A letter to the editor (LTE) is a short letter to a local newspaper or publication that gives your opinion on an issue, and calls on your lawmakers or fellow community members to take action.
To find the newspapers in your area, visit this site and click on your state. Select the newspaper(s) that you would like to submit a letter to and search the newspaper's website for letter-to-the-editor submission guidelines.
Letter to the Editor Strategies
- Check the newspaper’s print guidelines – Most newspapers have a web site. Check the paper’s web site or the editorial page of the print version for information about submitting a letter to the editor. Some newspapers have an online submission form which you can use.
- Keep it brief and to the point – Letters should be concise – typically newspapers have a word limit of about 250 words (about 3 paragraphs). Editors are less likely to print long letters.
- Make your letter timely – Tie the subject of your letter to a recent article, editorial or column. Use that article as a hook for communicating your message. Small-circulation newspapers usually print many of the letters they receive. It is more challenging to get a letter printed in a major metropolitan newspaper, so don’t be disappointed if it doesn’t get printed.
- Localize your letter – Explain how the entire community will be affected. Lend credibility to your letter by noting your professional experiences in the community that prompted you to write on this topic.
- Be mindful of the tone of your letter – The tone of your letter can either support or overpower the substance of the message you are trying to communicate. Therefore, choosing and controlling tone is an important element of your communication.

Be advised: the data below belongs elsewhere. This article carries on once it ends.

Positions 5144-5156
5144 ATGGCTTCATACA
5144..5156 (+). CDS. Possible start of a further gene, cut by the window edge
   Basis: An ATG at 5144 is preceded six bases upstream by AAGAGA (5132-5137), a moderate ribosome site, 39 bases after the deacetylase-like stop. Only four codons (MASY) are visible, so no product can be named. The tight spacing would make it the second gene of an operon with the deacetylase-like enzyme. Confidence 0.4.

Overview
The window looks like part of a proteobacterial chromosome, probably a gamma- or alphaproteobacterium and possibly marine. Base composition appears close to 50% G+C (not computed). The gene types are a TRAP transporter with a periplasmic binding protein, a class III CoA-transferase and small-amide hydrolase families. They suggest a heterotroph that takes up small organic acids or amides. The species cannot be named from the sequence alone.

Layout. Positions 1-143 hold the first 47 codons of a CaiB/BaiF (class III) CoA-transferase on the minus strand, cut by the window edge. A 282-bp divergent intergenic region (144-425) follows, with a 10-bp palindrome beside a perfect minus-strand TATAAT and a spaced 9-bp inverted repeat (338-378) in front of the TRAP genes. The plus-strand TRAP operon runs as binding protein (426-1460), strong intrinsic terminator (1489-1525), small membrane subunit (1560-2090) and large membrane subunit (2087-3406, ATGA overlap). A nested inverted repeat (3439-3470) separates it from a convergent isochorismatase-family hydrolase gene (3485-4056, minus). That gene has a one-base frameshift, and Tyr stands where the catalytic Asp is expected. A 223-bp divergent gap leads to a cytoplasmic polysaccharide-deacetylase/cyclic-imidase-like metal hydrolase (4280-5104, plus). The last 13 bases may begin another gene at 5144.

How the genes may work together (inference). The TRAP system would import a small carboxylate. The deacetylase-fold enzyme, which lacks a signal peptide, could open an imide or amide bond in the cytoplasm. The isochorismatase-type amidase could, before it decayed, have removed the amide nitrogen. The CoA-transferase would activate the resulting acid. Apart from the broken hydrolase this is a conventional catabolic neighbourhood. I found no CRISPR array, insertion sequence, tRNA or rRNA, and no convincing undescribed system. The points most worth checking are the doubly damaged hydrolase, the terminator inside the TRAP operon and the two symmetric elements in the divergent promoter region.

- Write about good news, not just bad – Thank the paper (when appropriate) for its positive and accurate coverage of a national security issue. Or thank a policymaker for being a champion for freedom and national security in the state or community.
- Include your name, title, address and daytime phone number – Editors like to confirm that the letter was actually written by the person whose name is on it. Also be sure to provide your professional title and affiliation, as it lends credibility to your letter.
- Consider other newspapers for publication – Many metropolitan areas have free weekly community newspapers that go to thousands of homes. Many cities also have newspapers for specific ethnic groups. Consider sending your letter to the editors of these other widely-read publications.
- Mail a copy of your published letter to your state legislators and members of Congress – Policymakers subscribe to local newspapers in their districts. You can continue to build your relationship with them by sending copies of your letter.
Opinion Editorial Strategies
- Focus your message on one key point – Although there may be many elements to the national security issue you want to address, you will have more success if your editorial is focused and easy to understand.
- Keep it short – Typically newspapers will accept op-eds of 500-800 words. Magazines may accept slightly larger pieces, but check the publication’s requirements before you submit your column.
- Tell the readers upfront why they should care - Give voice to the citizen patriots, the regular Moms and Dads, and everyday Americans that aren’t often heard by telling readers why they should care.
- Offer specific recommendations - “An op-ed is not a news story that simply describes a situation; it is your opinion about how to improve matters.” Make your call to action something concrete and realistic.
- Make your op-ed timely – Editors will be looking for op-ed columns that are compelling and which engage readers in the public debate about a timely issue.
- Review the opinion pages – By reading the opinion pages, you can get a sense of what is being covered and what is not being addressed. You can also get an idea of the types of op-eds that the editor publishes.